The remaining kilns of Johnson Brothers Trent Pottery are a reminder of how Stoke was once the centre of the ceramics world. The city has now branched out to other manufacturing industries, although pottery forms a big part of the city’s present. (Photo by Gareth Copley/Getty Images)

Stoke-on-Trent may lack the loud identity of some other major UK cities, but its leaders think it is quietly building a diversified economy that will prepare it for post-Covid life.

The city is most famous for its pottery industry, which first emerged in the early 17th century thanks to local deposits of coal, clay, lead and salt. By the 19th century, Stoke was the centre of UK pottery production, with its goods being transported around the world.

Stoke potters on as automation grows

While ceramics remain an integral part of the local economy, manufacturing has declined as an employer in recent decades, as in the rest of the West Midlands, due to greater automation in production.

Health and social work is now the biggest employer in Stoke, followed by wholesale and retail trade, but manufacturing has remained economically vital. Between 2010 and 2015, rising manufacturing productivity drove growth in the city, with data from Oxford Economics showing Stoke was the second-fastest growing city in the country at the time. While wages for most areas outside London fell or stagnated, they grew by 4.8% in Stoke.

It is difficult to pull out one or two things from the hundreds of good things going on [in Stoke]. Alun Rogers, SSLEP

In 2014, the Stoke-on-Trent and Staffordshire Local Enterprise Partnership (SSLEP) set a target for the city to grow its economy by 50% and create 50,000 jobs in ten years. While the jobs target has already been met, the most recent report from SSLEP acknowledges that gross value added (GVA) growth for Stoke is now lagging behind other UK cities.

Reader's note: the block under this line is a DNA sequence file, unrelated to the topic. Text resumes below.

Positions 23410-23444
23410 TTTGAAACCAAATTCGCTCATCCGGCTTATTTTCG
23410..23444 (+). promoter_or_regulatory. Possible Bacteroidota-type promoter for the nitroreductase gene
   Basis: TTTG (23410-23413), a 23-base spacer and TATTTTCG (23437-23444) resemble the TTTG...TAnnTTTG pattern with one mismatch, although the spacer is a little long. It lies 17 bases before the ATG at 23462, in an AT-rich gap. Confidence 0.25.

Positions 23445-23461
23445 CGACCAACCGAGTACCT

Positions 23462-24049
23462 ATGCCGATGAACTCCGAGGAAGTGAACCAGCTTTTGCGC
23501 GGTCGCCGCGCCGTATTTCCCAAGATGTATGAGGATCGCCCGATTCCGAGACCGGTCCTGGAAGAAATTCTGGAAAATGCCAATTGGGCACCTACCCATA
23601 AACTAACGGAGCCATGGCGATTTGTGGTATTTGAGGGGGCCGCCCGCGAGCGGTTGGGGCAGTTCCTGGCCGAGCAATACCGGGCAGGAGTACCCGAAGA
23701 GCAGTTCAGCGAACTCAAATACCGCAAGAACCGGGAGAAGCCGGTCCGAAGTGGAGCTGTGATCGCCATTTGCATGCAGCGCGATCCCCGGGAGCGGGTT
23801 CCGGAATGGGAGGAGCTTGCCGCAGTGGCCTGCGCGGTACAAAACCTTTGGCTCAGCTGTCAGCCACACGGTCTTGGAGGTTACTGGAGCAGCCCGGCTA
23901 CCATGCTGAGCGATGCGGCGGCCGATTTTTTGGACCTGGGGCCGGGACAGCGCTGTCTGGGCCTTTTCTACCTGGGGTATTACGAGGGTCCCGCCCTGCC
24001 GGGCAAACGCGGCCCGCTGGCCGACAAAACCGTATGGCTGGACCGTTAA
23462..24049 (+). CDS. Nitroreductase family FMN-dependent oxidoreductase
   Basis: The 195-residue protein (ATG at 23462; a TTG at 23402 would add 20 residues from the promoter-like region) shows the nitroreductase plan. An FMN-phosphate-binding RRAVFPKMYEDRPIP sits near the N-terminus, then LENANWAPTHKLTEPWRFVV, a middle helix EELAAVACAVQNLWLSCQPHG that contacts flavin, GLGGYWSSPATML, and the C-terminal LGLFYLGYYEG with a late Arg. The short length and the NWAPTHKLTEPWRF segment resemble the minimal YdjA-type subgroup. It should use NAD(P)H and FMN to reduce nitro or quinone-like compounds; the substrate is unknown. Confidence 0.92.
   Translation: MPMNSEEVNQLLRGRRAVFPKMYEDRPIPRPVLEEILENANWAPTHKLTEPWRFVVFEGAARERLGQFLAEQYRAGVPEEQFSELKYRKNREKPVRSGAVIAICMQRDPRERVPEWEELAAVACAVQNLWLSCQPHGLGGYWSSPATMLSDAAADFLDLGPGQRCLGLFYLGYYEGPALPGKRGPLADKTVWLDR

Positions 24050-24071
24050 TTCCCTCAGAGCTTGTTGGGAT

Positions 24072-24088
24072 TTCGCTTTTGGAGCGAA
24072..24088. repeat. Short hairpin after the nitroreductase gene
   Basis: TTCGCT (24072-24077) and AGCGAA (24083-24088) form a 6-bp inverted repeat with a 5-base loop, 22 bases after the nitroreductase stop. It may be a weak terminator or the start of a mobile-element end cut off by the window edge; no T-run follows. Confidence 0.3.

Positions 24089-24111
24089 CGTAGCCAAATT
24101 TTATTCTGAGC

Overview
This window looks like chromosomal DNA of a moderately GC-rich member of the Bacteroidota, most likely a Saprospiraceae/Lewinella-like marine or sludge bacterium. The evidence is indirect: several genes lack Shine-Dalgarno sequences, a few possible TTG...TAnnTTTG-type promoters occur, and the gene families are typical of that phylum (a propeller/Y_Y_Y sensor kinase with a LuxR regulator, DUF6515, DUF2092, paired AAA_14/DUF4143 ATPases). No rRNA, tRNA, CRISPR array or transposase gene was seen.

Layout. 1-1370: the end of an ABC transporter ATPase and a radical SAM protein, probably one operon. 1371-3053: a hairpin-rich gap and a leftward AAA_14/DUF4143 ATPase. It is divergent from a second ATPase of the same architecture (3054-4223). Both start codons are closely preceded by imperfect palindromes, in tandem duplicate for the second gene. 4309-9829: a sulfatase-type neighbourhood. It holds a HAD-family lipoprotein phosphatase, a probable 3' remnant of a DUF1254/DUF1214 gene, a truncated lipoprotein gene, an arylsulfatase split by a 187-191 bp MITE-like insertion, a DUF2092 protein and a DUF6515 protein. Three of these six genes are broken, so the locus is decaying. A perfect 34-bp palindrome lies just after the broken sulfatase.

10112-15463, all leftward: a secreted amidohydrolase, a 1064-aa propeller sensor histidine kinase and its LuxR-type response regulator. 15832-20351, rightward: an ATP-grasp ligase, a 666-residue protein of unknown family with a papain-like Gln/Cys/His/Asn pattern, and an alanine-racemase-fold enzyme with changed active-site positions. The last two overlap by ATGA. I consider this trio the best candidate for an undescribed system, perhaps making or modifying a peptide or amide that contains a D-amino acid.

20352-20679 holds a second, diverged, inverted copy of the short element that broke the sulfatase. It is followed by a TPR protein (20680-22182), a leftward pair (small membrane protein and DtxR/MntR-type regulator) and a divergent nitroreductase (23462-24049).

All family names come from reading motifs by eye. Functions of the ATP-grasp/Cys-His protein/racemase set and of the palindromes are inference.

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A 2020 report from the University of Staffordshire also warned that the city’s inhabitants were particularly exposed to the negative impacts of the Covid-19 pandemic. Like other deindustrialised urban centres, Stoke has many low-skill, low-pay jobs, according to the report, and as many as 27,000 roles could be lost due to Covid-19.

Alun Rogers, chair of SSLEP and co-founder of local IT managed services and solutions company Risual, says that the city’s industrial strategy is focused on driving productivity and creating more high-value jobs. He argues that the building blocks of a more progressive economy are already in place, even if not everyone has noticed yet.

“We have world-leading industries here and have a very diverse economy,” says Rogers. “That is a real strength but can also be a challenge when promoting the region because it is difficult to pull out one or two things from the hundreds of good things going on.”

From pottery to advanced manufacturing

Stoke-on-Trent was formed when six bordering pottery towns – Stoke-upon-Trent, Hanley, Burslem, Tunstall, Longton and Fenton – joined in a federation to create a single county borough. City status followed in 1925.

Manufacturing continues to be at the heart of the local economy through both traditional ceramics and advanced materials companies that employ thousands in the region, while multinational engineering companies such as Jaguar Land Rover, JCB, Michelin and General Electric are also based in Staffordshire.

“Our largest employer is healthcare and our largest sector by GVA is advanced manufacturing, which combined account for just under 30% of our economy,” says Rogers.

While UK manufacturing has become less labour intensive and so supports fewer jobs, the types of roles at local companies such as materials development company Lucideon are now more highly skilled. Clusters of these advanced manufacturing businesses are now dotted around the region.

An aerial shot of the i54 business park in South Staffordshire. Developments in and around the city of Stoke are attracting a growing number of manufacturing and digital businesses. (Photo courtesy of i54 South Staffordshire Partnership)

Jaguar Land Rover and several other manufacturing businesses are located at the i54 South Staffordshire technology-based business park, which opened in 2012. Paul Forrest, head of research at West Midlands Economic Forum, says the success of i54 highlights the hidden strength of the regional economy.

“I54 has been the strongest-performing site in western Europe for greenfield foreign direct investment,” he says. “The GVA data doesn’t actually show the dynamism of Stoke and Staffordshire.”